Out of the pick and roll, Mack attempted a shot himself nearly two-thirds of the time this season, but proved efficient when he did opt to pass, producing an adjusted field goal percentage of 50.5% and turning the ball over less than 4% of the time. Isolation sets prove to be slightly more troublesome for the junior. To begin with, Mack only passes off in this scenario one out of every five possessions and when he does, many times it is more a bail out than it is setting up a teammate for an open look. It's telling that Butler shoots such a high percentage on shots created by Mack out of the pick and roll but nearly 15% lower in isolation - he simply doesn't create as well without the initial screen to set him free and this is where NBA teams are going to want to see a larger sample size.

Let's take a closer look at exactly how Mack operates in these two primary settings and what he does to create for others on the floor, starting with a pick and roll set.


In this example - taken from the national champion game against elite athletes in UConn - Mack starts at the top of the key where he is at his most dangerous given his options of going either right or left with a large amount of court space to work with. He works his way up to the arc as Matt Howard flashes from the left block to set the screen.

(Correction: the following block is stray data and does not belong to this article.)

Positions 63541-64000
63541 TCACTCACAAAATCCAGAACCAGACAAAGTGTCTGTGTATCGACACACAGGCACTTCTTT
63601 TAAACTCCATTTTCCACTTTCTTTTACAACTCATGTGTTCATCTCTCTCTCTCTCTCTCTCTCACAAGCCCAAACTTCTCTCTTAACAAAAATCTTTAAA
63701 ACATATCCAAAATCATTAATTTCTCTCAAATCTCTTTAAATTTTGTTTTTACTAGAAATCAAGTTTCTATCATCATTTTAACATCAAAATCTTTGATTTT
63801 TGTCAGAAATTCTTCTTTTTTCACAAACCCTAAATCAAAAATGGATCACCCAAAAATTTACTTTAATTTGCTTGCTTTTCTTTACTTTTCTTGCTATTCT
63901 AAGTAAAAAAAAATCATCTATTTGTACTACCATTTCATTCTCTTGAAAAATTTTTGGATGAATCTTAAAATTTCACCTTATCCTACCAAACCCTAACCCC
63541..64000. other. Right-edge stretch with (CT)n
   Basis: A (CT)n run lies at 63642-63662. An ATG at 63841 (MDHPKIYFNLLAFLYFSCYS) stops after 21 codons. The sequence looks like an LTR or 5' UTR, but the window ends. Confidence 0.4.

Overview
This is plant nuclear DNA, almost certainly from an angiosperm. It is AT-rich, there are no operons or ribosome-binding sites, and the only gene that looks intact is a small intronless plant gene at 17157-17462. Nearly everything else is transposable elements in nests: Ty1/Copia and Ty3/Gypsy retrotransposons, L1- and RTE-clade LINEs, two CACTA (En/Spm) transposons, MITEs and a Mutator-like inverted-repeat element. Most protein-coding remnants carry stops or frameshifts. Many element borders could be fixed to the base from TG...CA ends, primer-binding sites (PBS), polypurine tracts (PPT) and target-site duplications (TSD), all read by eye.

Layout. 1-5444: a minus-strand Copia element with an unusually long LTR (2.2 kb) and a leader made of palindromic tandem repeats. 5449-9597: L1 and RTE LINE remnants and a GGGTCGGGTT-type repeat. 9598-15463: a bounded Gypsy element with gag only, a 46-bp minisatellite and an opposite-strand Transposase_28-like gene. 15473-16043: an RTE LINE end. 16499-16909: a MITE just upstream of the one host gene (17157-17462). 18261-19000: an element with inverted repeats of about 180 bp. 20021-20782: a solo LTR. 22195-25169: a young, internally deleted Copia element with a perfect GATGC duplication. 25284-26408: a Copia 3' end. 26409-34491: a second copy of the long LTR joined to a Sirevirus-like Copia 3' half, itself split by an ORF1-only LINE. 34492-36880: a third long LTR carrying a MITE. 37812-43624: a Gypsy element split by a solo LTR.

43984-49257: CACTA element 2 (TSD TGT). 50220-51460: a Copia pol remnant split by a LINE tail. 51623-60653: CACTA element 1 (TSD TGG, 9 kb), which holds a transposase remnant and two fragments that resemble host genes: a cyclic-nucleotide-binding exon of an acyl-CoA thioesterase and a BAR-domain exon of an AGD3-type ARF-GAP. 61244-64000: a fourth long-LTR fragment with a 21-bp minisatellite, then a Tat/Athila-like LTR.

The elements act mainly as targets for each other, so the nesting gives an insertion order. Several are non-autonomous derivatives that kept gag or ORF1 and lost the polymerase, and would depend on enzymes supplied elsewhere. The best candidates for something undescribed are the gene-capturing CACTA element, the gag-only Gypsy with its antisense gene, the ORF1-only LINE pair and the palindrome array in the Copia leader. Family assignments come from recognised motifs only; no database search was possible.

One thing Mack does quite well when attacking off screens from the high point is exhibit patience. His pace is solid, showing a knack for reading the defense before making his move, which is the case in this particular play. When Mack realizes Howard's man is coming from the left side to provide a hedge, he dribbles away from the screen, catching his defender off guard and beating him on the all important first step.


Once in the lane, Chase Stigall rotates behind the play and Mack - displaying solid court vision - hits him on a kick out setting up the sophomore for an uncontested three-pointer. Interestingly enough, the junior seems to be at his best when shooters rotate behind him, providing an easy target for the ball to be delivered, as opposed to spotting up in the corners. This speaks somewhat to the tendency that Mack can have to get tunnel vision on his drives, only recognizing the opportunity to distribute once his initial foray to the rim has been stopped.

Next we'll take a look an isolation set where Mack is successful in facilitating Butler's offense off the dribble.


This time we'll take an example from the Bulldog's Elite Eight win over Florida. Again, Mack begins the play near the top of the key with his teammates spacing the floor well, giving him plenty of room to operate. It's worth noting that of all the iso sets he has been involved in this season, over 56% of them initiated with him at the high point rather than either of the two wings. His total offensive production in this particular starting point was 1.16 - a mark that puts him in the 92nd percentile in the country.